• "Reads from ribosomal RNA and genomic repeats were identified by aligning the 5 0 50 bp of each read to ribosomal sequences and mouse repeats in RepBase using Bowtie [33], allowing up to three mismatches. The remaining reads were processed with RUM [34] and aligned to the set of known transcripts included in RefSeq, UCSC known genes, and ENSEMBL transcripts, and the mouse genome (mm9). Transcript-, exon-, and intron-level quantification was done using only the uniquely aligning reads. "
    [Show abstract] [Hide abstract]
    ABSTRACT: Objective Glucagon-like peptide-1 (GLP-1) plays a major role in pancreatic β-cell function and survival by increasing cytoplasmic cAMP levels, which are thought to affect transcription through activation of the basic leucine zipper (bZIP) transcription factor CREB. Here, we test CREB function in the adult β-cell through inducible gene deletion. Methods We employed cell type-specific and inducible gene ablation to determine CREB function in pancreatic β-cells in mice. Results By ablating CREB acutely in mature β-cells in tamoxifen-treated CrebloxP/loxP;Pdx1-CreERT2 mice, we show that CREB has little impact on β-cell turnover, in contrast to what had been postulated previously. Rather, CREB is required for GLP-1 to elicit its full effects on stimulating glucose-induced insulin secretion and protection from cytokine-induced apoptosis. Mechanistically, we find that CREB regulates expression of the pro-apoptotic gene p21 (Cdkn1a) in β-cells, thus demonstrating that CREB is essential to mediating this critical aspect of GLP-1 receptor signaling. Conclusions In sum, our studies using conditional gene deletion put into question current notions about the importance of CREB in regulating β-cell function and mass. However, we reveal an important role for CREB in the β-cell response to GLP-1 receptor signaling, further validating CREB as a therapeutic target for diabetes.
    Full-text · Article · Aug 2014 · Molecular Metabolism
  • Source
    • "Few RNA-Seq simulators have been proposed in the last years (BEERS Simulator [31], RSEM Read Simulator [35], RNASeqReadSimulator [44]). In this work we used Flux Simulator [45] (available at, "
    [Show abstract] [Hide abstract]
    ABSTRACT: Background The main goal of the whole transcriptome analysis is to correctly identify all expressed transcripts within a specific cell/tissue - at a particular stage and condition - to determine their structures and to measure their abundances. RNA-seq data promise to allow identification and quantification of transcriptome at unprecedented level of resolution, accuracy and low cost. Several computational methods have been proposed to achieve such purposes. However, it is still not clear which promises are already met and which challenges are still open and require further methodological developments. Results We carried out a simulation study to assess the performance of 5 widely used tools, such as: CEM, Cufflinks, iReckon, RSEM, and SLIDE. All of them have been used with default parameters. In particular, we considered the effect of the following three different scenarios: the availability of complete annotation, incomplete annotation, and no annotation at all. Moreover, comparisons were carried out using the methods in three different modes of action. In the first mode, the methods were forced to only deal with those isoforms that are present in the annotation; in the second mode, they were allowed to detect novel isoforms using the annotation as guide; in the third mode, they were operating in fully data driven way (although with the support of the alignment on the reference genome). In the latter modality, precision and recall are quite poor. On the contrary, results are better with the support of the annotation, even though it is not complete. Finally, abundance estimation error often shows a very skewed distribution. The performance strongly depends on the true real abundance of the isoforms. Lowly (and sometimes also moderately) expressed isoforms are poorly detected and estimated. In particular, lowly expressed isoforms are identified mainly if they are provided in the original annotation as potential isoforms. Conclusions Both detection and quantification of all isoforms from RNA-seq data are still hard problems and they are affected by many factors. Overall, the performance significantly changes since it depends on the modes of action and on the type of available annotation. Results obtained using complete or partial annotation are able to detect most of the expressed isoforms, even though the number of false positives is often high. Fully data driven approaches require more attention, at least for complex eucaryotic genomes. Improvements are desirable especially for isoform quantification and for isoform detection with low abundance.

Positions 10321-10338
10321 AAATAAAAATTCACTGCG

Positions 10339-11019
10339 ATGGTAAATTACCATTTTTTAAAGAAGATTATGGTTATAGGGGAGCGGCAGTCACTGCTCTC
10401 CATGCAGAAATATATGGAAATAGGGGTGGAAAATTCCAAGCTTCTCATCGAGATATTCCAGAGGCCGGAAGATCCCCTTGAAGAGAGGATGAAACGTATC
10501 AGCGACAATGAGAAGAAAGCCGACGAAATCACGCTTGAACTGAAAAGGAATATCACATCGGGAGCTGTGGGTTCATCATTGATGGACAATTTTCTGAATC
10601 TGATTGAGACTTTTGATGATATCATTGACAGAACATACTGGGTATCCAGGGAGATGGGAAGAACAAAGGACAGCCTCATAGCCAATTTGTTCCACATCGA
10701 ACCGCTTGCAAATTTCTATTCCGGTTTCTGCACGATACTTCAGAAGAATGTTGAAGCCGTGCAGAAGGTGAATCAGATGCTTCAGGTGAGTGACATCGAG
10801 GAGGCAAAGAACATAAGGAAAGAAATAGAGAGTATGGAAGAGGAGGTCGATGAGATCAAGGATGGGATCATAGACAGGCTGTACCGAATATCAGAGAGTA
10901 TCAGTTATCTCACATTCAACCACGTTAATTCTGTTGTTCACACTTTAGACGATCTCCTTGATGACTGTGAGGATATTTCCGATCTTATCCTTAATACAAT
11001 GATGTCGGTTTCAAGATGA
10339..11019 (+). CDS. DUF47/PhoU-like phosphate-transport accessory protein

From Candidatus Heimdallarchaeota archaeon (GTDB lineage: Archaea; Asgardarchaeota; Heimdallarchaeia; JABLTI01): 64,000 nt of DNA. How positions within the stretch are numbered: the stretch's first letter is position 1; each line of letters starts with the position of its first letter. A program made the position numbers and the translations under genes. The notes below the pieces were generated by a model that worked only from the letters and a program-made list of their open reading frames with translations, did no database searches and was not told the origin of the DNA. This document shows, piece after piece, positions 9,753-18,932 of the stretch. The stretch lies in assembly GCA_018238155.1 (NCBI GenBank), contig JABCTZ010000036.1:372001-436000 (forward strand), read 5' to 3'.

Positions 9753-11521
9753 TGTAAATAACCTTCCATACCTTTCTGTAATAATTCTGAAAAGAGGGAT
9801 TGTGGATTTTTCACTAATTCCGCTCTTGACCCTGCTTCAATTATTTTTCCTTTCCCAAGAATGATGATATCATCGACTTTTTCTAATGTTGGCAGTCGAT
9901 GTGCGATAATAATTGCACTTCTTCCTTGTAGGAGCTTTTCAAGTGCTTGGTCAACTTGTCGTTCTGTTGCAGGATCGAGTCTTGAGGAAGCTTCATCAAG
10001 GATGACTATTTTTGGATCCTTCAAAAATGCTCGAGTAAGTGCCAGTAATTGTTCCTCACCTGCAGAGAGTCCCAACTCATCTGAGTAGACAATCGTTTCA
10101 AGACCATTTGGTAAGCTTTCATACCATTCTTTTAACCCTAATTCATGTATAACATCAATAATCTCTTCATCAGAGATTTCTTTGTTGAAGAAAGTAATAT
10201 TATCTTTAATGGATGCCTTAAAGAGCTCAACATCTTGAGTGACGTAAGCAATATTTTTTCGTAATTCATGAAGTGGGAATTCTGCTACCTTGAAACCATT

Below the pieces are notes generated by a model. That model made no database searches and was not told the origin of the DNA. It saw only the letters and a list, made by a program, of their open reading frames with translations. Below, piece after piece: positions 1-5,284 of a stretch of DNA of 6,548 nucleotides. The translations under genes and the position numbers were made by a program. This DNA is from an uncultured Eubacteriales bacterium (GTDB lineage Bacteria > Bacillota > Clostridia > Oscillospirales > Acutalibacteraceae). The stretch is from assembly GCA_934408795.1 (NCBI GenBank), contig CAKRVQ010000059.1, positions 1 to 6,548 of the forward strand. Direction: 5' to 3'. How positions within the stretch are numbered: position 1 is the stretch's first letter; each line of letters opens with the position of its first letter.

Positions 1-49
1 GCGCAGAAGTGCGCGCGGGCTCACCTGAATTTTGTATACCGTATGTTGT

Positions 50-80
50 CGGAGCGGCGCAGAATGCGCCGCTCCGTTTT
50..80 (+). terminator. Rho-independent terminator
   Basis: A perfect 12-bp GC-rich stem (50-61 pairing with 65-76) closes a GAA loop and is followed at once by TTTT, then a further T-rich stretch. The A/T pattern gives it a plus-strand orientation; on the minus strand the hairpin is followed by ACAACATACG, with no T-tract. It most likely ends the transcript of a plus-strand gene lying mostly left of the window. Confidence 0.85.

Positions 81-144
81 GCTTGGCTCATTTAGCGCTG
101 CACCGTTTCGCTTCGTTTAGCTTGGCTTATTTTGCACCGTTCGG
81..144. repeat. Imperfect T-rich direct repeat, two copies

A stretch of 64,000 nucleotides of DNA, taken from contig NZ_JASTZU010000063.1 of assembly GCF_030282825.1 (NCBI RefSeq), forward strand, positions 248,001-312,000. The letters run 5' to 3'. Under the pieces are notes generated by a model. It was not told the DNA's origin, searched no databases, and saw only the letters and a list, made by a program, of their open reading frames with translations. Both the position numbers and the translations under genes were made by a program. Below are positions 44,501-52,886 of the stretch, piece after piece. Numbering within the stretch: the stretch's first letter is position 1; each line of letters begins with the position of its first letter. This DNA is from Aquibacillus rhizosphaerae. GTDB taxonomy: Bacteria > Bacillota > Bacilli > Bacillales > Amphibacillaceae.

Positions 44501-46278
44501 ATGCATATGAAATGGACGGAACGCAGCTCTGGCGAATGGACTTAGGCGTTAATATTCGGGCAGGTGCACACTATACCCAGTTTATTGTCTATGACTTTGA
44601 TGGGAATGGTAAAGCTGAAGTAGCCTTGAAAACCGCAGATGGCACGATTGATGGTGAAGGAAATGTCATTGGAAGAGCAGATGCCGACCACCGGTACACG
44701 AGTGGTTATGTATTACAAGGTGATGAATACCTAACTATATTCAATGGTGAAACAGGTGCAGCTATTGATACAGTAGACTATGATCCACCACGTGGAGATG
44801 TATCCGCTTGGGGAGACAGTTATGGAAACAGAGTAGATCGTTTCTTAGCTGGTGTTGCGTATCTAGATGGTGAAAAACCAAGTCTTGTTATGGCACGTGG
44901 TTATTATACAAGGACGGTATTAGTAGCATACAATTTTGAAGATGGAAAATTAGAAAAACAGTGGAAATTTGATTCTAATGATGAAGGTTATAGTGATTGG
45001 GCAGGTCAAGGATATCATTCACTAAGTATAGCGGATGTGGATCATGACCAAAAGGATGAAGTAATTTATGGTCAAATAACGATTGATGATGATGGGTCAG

Full-text · Article · May 2014 · BMC Bioinformatics
Show more